Vocals are the most important instrument in any audio mixing work. In fact if the vocals are not properly mixed, you can observe a difference between good and poor audio production work.
Mixing vocals is therefore a big priority in the audio mixing session. In this article, I will share my personal techniques when it comes to mixing vocals. I will illustrate those essential principles I have in mind to come up with greatly produced vocals.
Bear in mind that this is not a one-setting-fits-all approach and should only serve as a starting point or guide in mixing vocals. It is because different vocals and genre takes different approach in mixing.
Start with the tips illustrated in this tutorial, and then tweak further to get the best vocal sound out of your mix.
Reminders for doing the vocal adjustment:
To test if the vocals are now mixed correctly with the rest of the instruments ; set the overall mix volume at low to moderate (not loud). Try to assess whether you can hear the lyrics properly. If you can hear the lyrics at low to moderate volume, chances are the EQ, vocal track levels, panning and compression are done right.
Now switch your overall mix volume levels to moderate to slightly loud for a short time. If you find out that the vocals are too strong or dominant, slowly apply some reverb until it sits right in the mix. Listen again at lower volumes to make sure you can still hear the vocal lyrics and not drowned with the reverb. This is way I adjust or mix the vocals for best results.
First Principle: A greatly recorded vocals will make it very easy to professionally produced recorded vocals.
Explanation: Garbage in–> Garbage Out. If the recording is bad, it will definitely sound bad in the mix no matter what effects or surgical procedure you do for the vocals. It is why mixing is very different from recording when it comes to technical aspects of music production. When you say high quality recording it says, “It captures the best performance without any noise, interference or clipping”
How do to this? I do this by testing the vocal level first before recording. The objective is to record the vocals at a maximum level without clipping or distortion– specifically around -40dB to -6dB (maximum peak or the loudest part of the vocals) at your audio interface hardware level meters NOT on your DAW level meters. Some audio interface do provide a recording level meters in the form LED display. They even includes dB units on them for easy reference, use them to get the best recording signal possible for your vocals.
This allows maximum signal to noise ratio and best dynamic range possible for your vocals. Once you have set the levels, you can now proceed to recording. September 27, 2011 UPDATE: You can find details on tracking vocals correctly on this post.
It is highly important that recording should be completely raw and without ANY EFFECTS including reverb. Some engineers add reverb only feed to the vocalist headphones to ensure that she feels it LIKE A PRODUCED SOUND, so that she can sing with confidence.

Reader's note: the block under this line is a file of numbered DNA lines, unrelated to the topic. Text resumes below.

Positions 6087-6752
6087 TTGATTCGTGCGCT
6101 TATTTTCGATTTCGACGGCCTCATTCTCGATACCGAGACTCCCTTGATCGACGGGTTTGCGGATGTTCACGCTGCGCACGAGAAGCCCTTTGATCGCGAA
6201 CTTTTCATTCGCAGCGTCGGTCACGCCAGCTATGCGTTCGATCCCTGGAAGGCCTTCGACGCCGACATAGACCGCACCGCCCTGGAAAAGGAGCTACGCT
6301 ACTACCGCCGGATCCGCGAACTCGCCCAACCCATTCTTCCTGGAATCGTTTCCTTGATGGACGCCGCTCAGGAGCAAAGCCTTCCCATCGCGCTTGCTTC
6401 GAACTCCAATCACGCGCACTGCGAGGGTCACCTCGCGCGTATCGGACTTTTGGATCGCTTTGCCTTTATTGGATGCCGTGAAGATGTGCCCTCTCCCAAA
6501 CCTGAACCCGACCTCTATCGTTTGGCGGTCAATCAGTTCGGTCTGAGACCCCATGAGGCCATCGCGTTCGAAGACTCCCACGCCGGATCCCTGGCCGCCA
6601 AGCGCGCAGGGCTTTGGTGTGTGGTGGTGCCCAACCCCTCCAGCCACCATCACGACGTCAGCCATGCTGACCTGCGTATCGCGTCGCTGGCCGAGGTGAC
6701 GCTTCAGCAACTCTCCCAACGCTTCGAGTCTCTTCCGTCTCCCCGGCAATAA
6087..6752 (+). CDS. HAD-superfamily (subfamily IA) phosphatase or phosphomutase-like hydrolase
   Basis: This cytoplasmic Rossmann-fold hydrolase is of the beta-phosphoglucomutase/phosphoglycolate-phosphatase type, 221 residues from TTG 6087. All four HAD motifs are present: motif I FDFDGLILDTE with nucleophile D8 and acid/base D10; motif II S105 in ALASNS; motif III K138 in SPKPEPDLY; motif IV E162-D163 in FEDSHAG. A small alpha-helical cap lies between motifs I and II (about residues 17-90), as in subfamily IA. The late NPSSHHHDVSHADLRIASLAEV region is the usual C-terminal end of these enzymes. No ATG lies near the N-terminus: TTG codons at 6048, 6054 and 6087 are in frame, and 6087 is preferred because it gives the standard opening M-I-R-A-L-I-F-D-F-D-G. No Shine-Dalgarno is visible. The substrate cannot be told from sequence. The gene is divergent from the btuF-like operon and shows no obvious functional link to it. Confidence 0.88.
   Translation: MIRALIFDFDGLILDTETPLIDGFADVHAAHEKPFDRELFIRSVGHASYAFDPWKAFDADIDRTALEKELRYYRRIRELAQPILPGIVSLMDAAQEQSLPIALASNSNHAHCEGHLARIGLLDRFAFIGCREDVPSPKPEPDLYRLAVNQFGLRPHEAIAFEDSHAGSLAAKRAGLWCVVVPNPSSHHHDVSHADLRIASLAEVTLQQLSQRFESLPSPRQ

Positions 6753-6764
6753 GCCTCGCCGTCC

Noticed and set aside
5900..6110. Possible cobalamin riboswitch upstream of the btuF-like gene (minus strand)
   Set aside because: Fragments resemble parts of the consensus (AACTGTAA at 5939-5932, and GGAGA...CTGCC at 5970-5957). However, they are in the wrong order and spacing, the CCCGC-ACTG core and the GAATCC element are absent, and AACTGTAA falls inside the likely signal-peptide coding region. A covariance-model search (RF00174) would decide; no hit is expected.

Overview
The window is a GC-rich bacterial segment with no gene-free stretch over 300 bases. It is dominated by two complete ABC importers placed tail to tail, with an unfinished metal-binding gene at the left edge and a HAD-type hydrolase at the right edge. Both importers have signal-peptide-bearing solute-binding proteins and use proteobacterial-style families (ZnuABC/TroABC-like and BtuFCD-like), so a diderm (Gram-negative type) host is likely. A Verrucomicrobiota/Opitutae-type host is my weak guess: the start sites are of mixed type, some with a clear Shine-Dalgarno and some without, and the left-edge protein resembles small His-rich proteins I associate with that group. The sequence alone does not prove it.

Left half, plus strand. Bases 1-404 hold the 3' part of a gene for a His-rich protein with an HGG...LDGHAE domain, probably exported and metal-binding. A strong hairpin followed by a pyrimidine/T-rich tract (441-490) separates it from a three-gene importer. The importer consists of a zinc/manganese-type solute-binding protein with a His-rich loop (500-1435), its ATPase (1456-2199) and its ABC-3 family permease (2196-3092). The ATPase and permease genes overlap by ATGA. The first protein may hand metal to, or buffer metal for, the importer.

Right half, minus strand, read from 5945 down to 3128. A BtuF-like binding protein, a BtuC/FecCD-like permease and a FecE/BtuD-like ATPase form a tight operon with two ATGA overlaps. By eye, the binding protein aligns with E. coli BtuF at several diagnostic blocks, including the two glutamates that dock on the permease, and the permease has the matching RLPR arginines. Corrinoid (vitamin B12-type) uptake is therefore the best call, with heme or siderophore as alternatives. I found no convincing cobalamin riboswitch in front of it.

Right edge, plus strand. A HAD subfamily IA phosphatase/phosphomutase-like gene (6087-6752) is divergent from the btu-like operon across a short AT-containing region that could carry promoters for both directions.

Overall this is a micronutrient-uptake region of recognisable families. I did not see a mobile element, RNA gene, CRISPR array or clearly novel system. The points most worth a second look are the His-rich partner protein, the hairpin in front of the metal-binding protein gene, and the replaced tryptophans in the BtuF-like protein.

A real recorded vocal from a professional studio is DRY. Without any effects I mean. It is highly important that if the recording is done digitally, it should be recorded above CD quality, this means going above the normal 16 bit 44.1 KHz standard. Popular sound cards such as M-Audio Audiophile 2496 PCI Digital Audio Card can get 24 bit 96KHz. But PCI soundcards are old school technology for home recording; you should now be using either a USB or Firewire audio interface and record at least 24-bits/48KHz for your vocals. You can refer to this post for the recommended audio interface if you are using Windows. Aim for the one that has an input level meters on the hardware so that you can see whether the levels are clipped or not.
Second Principle: Clean up the audio first before using it in the mix
Now the recording is done, open it up using your favorite audio editor (I am using Reaper Digital audio workstation). Then zoom it out and remove any background noise and unusual breathing related noise. Noise normally occurs in the beginning and in the end. Breathing noise (should sound minor) occurs during the pause of the stanzas, or in the way to the chorus of the song.
You can refer to my past tutorial on removing noise for details. After noise removal, since there is a loss of volume, you can normalize the wave to bring up the signal to a reasonable level.
IMPORTANT WARNING: In this step; you are editing the vocals destructively, if your DAW comes with non-destructive editing features such as volume envelopes then use it first. Only do destructive editing if its beyond the capability of multi-track/DAW editing features. And do not forget to back up your vocals when you perform destructive editing.
Personally I would “discourage” you from editing your vocal track destructively (using edit view or any audio editing software). If you are using a DAW software like Reaper, you can easily implement volume envelopes to silence the beginning or long pause in your vocal tracks, such as shown in the screenshot below: